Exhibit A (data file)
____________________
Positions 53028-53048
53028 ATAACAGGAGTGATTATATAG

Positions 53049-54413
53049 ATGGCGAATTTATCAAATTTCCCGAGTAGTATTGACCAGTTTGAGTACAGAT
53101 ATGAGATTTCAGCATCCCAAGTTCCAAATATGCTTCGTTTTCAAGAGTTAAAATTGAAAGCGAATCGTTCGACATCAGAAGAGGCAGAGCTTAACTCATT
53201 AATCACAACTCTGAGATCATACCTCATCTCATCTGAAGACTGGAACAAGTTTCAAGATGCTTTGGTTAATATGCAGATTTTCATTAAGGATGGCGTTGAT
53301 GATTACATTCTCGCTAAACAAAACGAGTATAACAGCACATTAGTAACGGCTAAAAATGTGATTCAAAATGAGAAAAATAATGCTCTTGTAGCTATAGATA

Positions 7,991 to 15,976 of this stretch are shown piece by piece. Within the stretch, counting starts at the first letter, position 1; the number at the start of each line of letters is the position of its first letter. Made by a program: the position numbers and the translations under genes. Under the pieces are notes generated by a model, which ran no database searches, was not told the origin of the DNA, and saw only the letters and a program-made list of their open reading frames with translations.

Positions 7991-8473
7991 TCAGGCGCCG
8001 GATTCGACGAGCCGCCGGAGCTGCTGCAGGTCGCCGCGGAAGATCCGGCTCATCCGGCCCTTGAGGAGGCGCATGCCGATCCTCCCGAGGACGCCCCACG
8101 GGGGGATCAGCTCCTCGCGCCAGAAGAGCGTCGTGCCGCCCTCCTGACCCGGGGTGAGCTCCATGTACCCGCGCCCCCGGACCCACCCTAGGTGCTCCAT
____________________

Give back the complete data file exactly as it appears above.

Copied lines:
Positions 53028-53048
53028 ATAACAGGAGTGATTATATAG

Positions 53049-54413
53049 ATGGCGAATTTATCAAATTTCCCGAGTAGTATTGACCAGTTTGAGTACAGAT
53101 ATGAGATTTCAGCATCCCAAGTTCCAAATATGCTTCGTTTTCAAGAGTTAAAATTGAAAGCGAATCGTTCGACATCAGAAGAGGCAGAGCTTAACTCATT
53201 AATCACAACTCTGAGATCATACCTCATCTCATCTGAAGACTGGAACAAGTTTCAAGATGCTTTGGTTAATATGCAGATTTTCATTAAGGATGGCGTTGAT
53301 GATTACATTCTCGCTAAACAAAACGAGTATAACAGCACATTAGTAACGGCTAAAAATGTGATTCAAAATGAGAAAAATAATGCTCTTGTAGCTATAGATA

Positions 7,991 to 15,976 of this stretch are shown piece by piece. Within the stretch, counting starts at the first letter, position 1; the number at the start of each line of letters is the position of its first letter. Made by a program: the position numbers and the translations under genes. Under the pieces are notes generated by a model, which ran no database searches, was not told the origin of the DNA, and saw only the letters and a program-made list of their open reading frames with translations.

Positions 7991-8473
7991 TCAGGCGCCG
8001 GATTCGACGAGCCGCCGGAGCTGCTGCAGGTCGCCGCGGAAGATCCGGCTCATCCGGCCCTTGAGGAGGCGCATGCCGATCCTCCCGAGGACGCCCCACG
8101 GGGGGATCAGCTCCTCGCGCCAGAAGAGCGTCGTGCCGCCCTCCTGACCCGGGGTGAGCTCCATGTACCCGCGCCCCCGGACCCACCCTAGGTGCTCCAT